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Diversity of substance use in eastern Arnhem Land (Australia): patterns and recent changes

Clough, Alan R., Guyula, T., Yunupingu, M. and Burns, Chris B. (2002). Diversity of substance use in eastern Arnhem Land (Australia): patterns and recent changes. Drug and Alcohol Review,21(4):349-356.

Document type: Journal Article
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Title Diversity of substance use in eastern Arnhem Land (Australia): patterns and recent changes
Author Clough, Alan R.
Guyula, T.
Yunupingu, M.
Burns, Chris B.
Journal Name Drug and Alcohol Review
Publication Date 2002
Volume Number 21
Issue Number 4
Start Page 349
End Page 356
HERDC Category C1 - Journal Article (DEST)
Abstract The objective of this study was to describe patterns of substance use among remote Aboriginal community populations. The setting was the eastern Arnhem Land ('Miwatj') region of the Northern Territory's (NT) 'Top End', with a population of 4217 Aboriginal people over 15 years of age using a cross-sectional description and comparison. Sample 1 (n = 689) from the region used data from health-worker consensus classification of kava, alcohol, tobacco, petrol and cannabis use. Sample 2 ( n = 101) from one community used self-reported use, age at commencement, duration, amounts consumed and expenditure. In 1999 (sample 1), 46% of males and 18% of females were kava users, alcohol: 53% males, 12% females, tobacco: 68% males, 65% females, and cannabis: 31% males, 8% females. Less than 5% sniffed petrol. In one community in 2000, 39% males and 20% females reported using cannabis during the previous month. In this community between 1999 and 2000, the proportion of current kava users among men declined (77-52%, p = 0.015) with a tendency in women for a decrease in the proportion of tobacco users (87-69%, p = 0.096). The increase in the proportion of cannabis users in men (21-39%, p = 0.068) was not statistically significant. However, in women the increase was significant (0-20%, p = 0.013). Gross expenditure on tobacco and kava were similar in 2000: both greater than cannabis and alcohol. Median years used ranged from 4 years for cannabis and 20 years for tobacco. The data supported anecdotes of a recent rise in cannabis use, especially in women. Kava use declined in men. Tobacco use patterns in women may have been changing. Average per capita consumption of alcohol was low compared with other 'Top End' areas. Such varied and dynamic substance use patterns pose challenges for research and policy.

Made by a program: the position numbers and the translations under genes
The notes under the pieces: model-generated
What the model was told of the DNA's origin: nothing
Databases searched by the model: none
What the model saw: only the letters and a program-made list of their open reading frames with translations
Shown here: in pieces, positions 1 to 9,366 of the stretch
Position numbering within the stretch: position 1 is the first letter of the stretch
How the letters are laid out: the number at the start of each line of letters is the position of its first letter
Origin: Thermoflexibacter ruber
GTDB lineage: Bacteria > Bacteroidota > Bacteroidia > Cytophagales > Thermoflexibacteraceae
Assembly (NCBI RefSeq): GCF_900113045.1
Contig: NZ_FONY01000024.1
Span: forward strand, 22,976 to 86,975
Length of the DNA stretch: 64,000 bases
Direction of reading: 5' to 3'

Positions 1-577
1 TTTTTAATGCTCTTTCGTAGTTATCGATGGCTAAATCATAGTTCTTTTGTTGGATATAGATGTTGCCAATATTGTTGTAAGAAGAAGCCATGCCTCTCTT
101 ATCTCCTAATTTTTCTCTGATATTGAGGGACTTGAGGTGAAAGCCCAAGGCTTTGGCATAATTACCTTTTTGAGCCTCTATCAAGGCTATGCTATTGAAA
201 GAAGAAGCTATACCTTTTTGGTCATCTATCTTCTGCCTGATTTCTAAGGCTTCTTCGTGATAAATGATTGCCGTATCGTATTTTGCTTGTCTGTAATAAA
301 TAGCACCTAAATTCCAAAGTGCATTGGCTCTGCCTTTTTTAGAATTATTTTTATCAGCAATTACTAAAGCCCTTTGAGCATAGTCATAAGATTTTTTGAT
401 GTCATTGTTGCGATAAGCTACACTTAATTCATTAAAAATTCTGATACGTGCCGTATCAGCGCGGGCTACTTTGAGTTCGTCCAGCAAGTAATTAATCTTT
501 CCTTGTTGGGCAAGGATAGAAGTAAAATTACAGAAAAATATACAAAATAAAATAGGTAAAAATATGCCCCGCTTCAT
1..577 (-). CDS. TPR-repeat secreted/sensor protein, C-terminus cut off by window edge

Keywords aboriginal
alcohol
cannabis
eastern arnhem land
kava
miwatj region
petrol
tobacco
aboriginal community
northern-territory
drug-use
consumption
alcohol
DOI http://dx.doi.org/10.1080/0959523021000023207   (check subscription with CDU E-Gateway service for CDU Staff and Students  check subscription with CDU E-Gateway in new window)
 
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